The endless Russia controversy continues to swirl around President Trump, fanned by his political opponents and the national media, distracting the president and Congress from other pressing national business. It’s time to get to the truth of the matter and for our country to move on.
I’ve said before that I believe Russia did try to influence our 2016 election, based on all available evidence. But did that interference really determine the outcome? I don’t believe so. Donald Trump won because of deep dissatisfaction with the political status quo, and because whatever his shortcomings, his opponent, Hillary Clinton, was deeply flawed, not because of some clandestine collusion between the Trump campaign and the Russians. And all Russia got for its meddling was even more strained relations with the United States.
But there’s an important subtext to this whole matter that does deserve attention in Washington. The more that has been revealed about it, the more our intelligence and investigative agencies have to answer for. Americans can expect the Russian Federal Security Service and the Foreign Intelligence Service, which replaced the KGB, to take actions undermining our democracy. But when our CIA and our FBI cross lines affecting our Constitutional rights, that’s much more serious.
Most Americans are only vaguely familiar with laws like the Foreign Intelligence Surveillance Act, or FISA, which allows our government to collect information on potential foreign threats, including those posed by international terrorists who endanger the American homeland. We rightly assume that this surveillance law is applied under the strictest of standards, with maximum protections against ensnaring innocent U.S. citizens in its net.
Recently, however, we have unearthed the unsettling information that the FBI may have crossed some clear red lines in its sleuthing efforts relating to the Russia-U.S. election meddling case. The FBI’s surveillance of suspected Russian operatives cast such a wide net that it enabled surveillance of American citizens who should have been protected against the unwarranted compromise of their constitutionally protected rights.
It’s important to note that for years, observers as politically diverse as the liberal American Civil Liberties Union and conservative groups like the Heritage Foundation and the CATO Institute have expressed like-minded concern about precisely this kind of intelligence overreach. Protecting our fundamental freedoms isn’t a left-right fight, it’s a basic rights issue on which we should all agree.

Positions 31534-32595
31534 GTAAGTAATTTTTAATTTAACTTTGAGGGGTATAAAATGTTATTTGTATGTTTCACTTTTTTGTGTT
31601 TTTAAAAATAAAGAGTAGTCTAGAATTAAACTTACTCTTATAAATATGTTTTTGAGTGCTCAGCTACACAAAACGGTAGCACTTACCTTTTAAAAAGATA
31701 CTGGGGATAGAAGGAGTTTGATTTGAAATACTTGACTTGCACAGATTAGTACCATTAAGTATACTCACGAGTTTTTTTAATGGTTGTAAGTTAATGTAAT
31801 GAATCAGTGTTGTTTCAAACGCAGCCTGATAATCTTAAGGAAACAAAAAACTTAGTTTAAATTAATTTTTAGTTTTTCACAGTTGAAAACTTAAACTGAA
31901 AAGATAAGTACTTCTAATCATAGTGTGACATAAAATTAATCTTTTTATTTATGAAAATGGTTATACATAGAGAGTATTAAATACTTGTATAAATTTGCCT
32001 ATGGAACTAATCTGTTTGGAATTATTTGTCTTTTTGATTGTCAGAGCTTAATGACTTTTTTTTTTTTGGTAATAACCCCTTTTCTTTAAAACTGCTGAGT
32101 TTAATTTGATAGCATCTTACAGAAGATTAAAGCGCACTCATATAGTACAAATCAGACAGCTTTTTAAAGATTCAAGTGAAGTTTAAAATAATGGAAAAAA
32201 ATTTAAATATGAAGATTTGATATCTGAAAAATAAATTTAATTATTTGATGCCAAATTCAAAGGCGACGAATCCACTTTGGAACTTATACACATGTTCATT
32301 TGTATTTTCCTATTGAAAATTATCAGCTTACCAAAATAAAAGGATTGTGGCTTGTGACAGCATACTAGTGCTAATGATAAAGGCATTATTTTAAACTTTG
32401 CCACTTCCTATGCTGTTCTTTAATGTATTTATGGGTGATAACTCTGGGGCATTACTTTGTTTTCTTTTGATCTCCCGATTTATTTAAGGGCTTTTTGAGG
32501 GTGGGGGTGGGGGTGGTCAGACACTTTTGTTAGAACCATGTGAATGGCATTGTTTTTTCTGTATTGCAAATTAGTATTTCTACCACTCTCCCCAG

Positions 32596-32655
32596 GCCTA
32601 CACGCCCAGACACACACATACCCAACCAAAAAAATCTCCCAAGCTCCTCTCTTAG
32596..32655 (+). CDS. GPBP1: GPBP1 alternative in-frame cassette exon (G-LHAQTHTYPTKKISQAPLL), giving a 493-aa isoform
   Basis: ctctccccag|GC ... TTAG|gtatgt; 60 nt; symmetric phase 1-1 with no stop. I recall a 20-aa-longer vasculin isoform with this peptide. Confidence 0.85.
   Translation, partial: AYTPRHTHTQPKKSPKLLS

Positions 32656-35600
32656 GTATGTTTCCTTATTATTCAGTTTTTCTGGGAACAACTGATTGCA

Yet the unnerving drip-drip-drip of information flowing out of the Russia probe paints a picture of just such overreaches on the FBI’s part. First we learned from communications exchanged by FBI agents directly involved in the case that they harbored a deep dislike for Trump and wanted to see him defeated in 2016. That kind of political bias inside the FBI is bad enough, but it’s dwarfed by the apparent violations of those at the top of the agency.
The recently dismissed deputy director, Andrew McCabe, testified under oath that while he did improperly leak classified Russia probe information to the media, he did so at the direction of the then FBI director himself, James Comey. Comey, on the other hand, swore under oath that he neither leaked this damaging information nor authorized McCabe to do so.
The only logical conclusion here is that either Comey or McCabe perjured himself, and that speaks volumes about the basic integrity of the FBI. The hard fact is that one of these two men lied under oath. Such impropriety at the pinnacle of American law enforcement is potentially more damaging to our democracy than any disinformation the Russians may have thrown at our elections.
And speaking of the Russians, it really is time, as respected former Secretary of State Condoleezza Rice has suggested, for the Russia investigation to be brought to a conclusion “because the country needs to get back to business.” A big part of that business includes re-establishing a dialogue between the U.S. and Russia on a wide range of issues that could drastically affect world peace.
Russia can be engaged in navigating the Middle East security challenges presented by Syria and Iran. It could also be more constructively involved in the ongoing dispute with the nuclear-armed North Korea. And it might even be drawn into negotiations on the broader issue of nuclear proliferation generally, and the looming resurgence of a U.S.-Russia nuclear arms race, a threat to us all.
Al D’Amato, a former U.S. senator from New York, is the founder of Park Strategies LLC, a public policy and business development firm. Comments about this column? ADAmato@liherald.com.